Aside from the consequences that occur after Ana has used extremely poor judgment to become the first human subject in her teleportation thesis, there is a subplot tossing MacGuffins at the viewer from an increasing volatile and angry cabal of animal testing protestors stationed outside the laboratory. There’s also a small backstory for Ana involving her mother (an effervescent Yolanda Yazquez), who is moving to a new apartment back in Florida (pre-Irma, of course, and bathed in a golden glow).
As for the actual room where all the moving and shaking is happening, it’s rather drab and dark and dusty. Poorly lit (for science, not for cinema), with stools stacked upside-down on adjacent lab desks, with debris scattered about, this is not the place you would expect to foster such a world-changing discovery. But, hey, Steve Jobs and gang started a multi-billion dollar business in a basement, so why not?
A late-blooming romantic relationship between two of the leads allows for a brief, scantily-dressed bedroom scene, but the one problem I had is a too-long middle section, in which Ana’s short-term memory issues become a spiritual conundrum, shrouded in dreams and visions. Naturally, Ana freaks out after her apartment and laptop are robbed by someone wearing a Planet of the Apes mask, and there’s another cyberterrorist governmental authority that’s trailing her, making her feel even more neurotic. While I admire the tension being built up, the cumulative effort does wear on a bit too long. Nathan and Liv both offer too many sidelong glances about a secret, revealed late in the film, that might make your head spin. The film might have flowed better if a quarter hour of its 106-minute running time had been clipped.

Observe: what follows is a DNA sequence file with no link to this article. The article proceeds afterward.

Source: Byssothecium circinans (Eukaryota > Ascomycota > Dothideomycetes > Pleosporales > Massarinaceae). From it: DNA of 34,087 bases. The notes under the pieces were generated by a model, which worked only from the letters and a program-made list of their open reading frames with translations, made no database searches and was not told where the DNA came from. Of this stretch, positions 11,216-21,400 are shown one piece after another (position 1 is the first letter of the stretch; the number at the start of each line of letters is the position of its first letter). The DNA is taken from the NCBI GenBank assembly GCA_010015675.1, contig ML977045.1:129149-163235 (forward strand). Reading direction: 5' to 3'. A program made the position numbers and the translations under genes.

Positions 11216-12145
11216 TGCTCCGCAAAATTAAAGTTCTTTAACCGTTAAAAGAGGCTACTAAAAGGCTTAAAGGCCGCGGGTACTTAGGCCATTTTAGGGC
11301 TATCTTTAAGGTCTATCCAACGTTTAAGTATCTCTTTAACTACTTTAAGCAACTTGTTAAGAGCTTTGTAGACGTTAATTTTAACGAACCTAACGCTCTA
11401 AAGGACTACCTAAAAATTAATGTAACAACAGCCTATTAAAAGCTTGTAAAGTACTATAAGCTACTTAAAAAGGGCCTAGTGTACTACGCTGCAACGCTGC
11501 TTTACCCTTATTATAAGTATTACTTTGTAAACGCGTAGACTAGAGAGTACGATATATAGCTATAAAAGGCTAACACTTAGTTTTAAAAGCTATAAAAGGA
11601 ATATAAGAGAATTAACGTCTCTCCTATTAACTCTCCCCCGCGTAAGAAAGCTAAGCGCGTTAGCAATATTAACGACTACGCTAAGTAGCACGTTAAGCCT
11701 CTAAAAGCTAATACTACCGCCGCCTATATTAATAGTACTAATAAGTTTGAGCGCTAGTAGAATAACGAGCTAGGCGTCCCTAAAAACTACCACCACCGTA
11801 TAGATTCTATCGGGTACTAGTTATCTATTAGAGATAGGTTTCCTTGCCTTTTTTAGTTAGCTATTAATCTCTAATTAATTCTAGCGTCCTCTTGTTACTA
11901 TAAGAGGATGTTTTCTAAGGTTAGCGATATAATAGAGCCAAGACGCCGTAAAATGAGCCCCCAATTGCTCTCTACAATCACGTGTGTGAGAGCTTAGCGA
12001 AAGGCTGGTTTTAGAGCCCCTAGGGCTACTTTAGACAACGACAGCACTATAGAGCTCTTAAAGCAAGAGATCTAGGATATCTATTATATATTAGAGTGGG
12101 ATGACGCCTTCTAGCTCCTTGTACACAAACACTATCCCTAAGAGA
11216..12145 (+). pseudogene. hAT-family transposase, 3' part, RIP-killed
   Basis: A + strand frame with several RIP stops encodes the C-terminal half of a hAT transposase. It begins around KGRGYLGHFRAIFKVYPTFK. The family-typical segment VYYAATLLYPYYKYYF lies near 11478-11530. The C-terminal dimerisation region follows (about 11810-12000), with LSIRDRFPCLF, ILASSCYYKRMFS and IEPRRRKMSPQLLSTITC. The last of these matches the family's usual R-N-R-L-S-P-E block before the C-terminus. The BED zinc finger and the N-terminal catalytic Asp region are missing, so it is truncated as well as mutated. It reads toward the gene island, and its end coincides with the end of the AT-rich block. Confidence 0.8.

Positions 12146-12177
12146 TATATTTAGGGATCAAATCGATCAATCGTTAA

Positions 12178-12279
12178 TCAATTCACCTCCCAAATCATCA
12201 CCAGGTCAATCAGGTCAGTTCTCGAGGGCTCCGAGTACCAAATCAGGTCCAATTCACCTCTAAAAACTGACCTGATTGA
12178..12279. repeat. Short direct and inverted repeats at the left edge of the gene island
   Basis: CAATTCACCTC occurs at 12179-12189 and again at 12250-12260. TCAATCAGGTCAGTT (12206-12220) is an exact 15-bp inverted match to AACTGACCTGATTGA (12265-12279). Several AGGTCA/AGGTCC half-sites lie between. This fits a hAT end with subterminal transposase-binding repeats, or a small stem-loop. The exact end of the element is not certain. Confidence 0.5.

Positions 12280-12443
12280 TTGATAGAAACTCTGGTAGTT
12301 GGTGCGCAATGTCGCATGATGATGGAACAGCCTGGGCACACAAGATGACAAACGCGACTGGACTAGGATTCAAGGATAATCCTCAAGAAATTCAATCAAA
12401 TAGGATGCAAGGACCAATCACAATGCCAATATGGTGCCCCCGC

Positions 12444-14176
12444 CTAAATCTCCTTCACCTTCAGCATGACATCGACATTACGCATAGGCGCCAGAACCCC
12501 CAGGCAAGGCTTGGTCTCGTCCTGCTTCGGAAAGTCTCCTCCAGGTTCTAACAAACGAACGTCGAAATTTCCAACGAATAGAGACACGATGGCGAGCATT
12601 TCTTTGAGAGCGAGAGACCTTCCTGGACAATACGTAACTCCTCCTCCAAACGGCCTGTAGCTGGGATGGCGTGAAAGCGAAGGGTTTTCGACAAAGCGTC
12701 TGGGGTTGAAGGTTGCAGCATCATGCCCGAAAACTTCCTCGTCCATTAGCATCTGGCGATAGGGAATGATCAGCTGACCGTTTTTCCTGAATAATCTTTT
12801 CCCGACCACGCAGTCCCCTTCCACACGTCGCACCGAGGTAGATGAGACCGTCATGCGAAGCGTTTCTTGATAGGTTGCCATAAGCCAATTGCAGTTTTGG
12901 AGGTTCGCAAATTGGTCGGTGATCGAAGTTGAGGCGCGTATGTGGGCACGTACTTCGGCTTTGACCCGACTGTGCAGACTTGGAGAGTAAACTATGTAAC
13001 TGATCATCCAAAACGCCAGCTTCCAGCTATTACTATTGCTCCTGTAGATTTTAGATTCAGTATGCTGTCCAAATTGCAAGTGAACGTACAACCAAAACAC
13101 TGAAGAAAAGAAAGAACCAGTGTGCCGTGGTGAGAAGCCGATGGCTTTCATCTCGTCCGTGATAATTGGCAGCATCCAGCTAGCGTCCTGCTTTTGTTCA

Aside from scripting and directing, Burrows also was a camera operator, colorist, and visual effects and sound design maestro, working with longtime collaborators producer (and wife) Dieudonnée Burrows (with whom he partners in their company Cast Iron Picture Co.), composer Edwin Sykes, and cinematographer Gerry Vasbenter. Editor Rhys Barter and production designer Jorge Bianco Muñoz worked with Burrows and company on at least one of his previous shorts.
Anti Matter plays loose with science, but certainly entertains with a good, attractive cast. Figueroa’s strong Latina female role here should step up her recognition in the public’s eye, considering Burrows’ films have only had festival screenings prior to Anti Matter’s U.K. theatrical opening last month and the recent U.S. video-on-demand release. Like the upward progression of his short films, his first feature does suggest there’s a bigger (budget, at least) in Burrows’ future.
Elias Savada is a movie copyright researcher, critic, craft beer geek, and avid genealogist based in Bethesda, Maryland. He helps program the Spooky Movie International Movie Film Festival, and previously reviewed for Film Threat and Nitrate Online. He served as an executive producer on the 2015 horror film German Angst, Penny Lane’s award-winning documentary Nuts!, and the forthcoming supernatural thriller Ayla. He co-authored, with David J. Skal, Dark Carnival: the Secret World of Tod Browning (the revised edition will be published in 2017 by Centipede Press).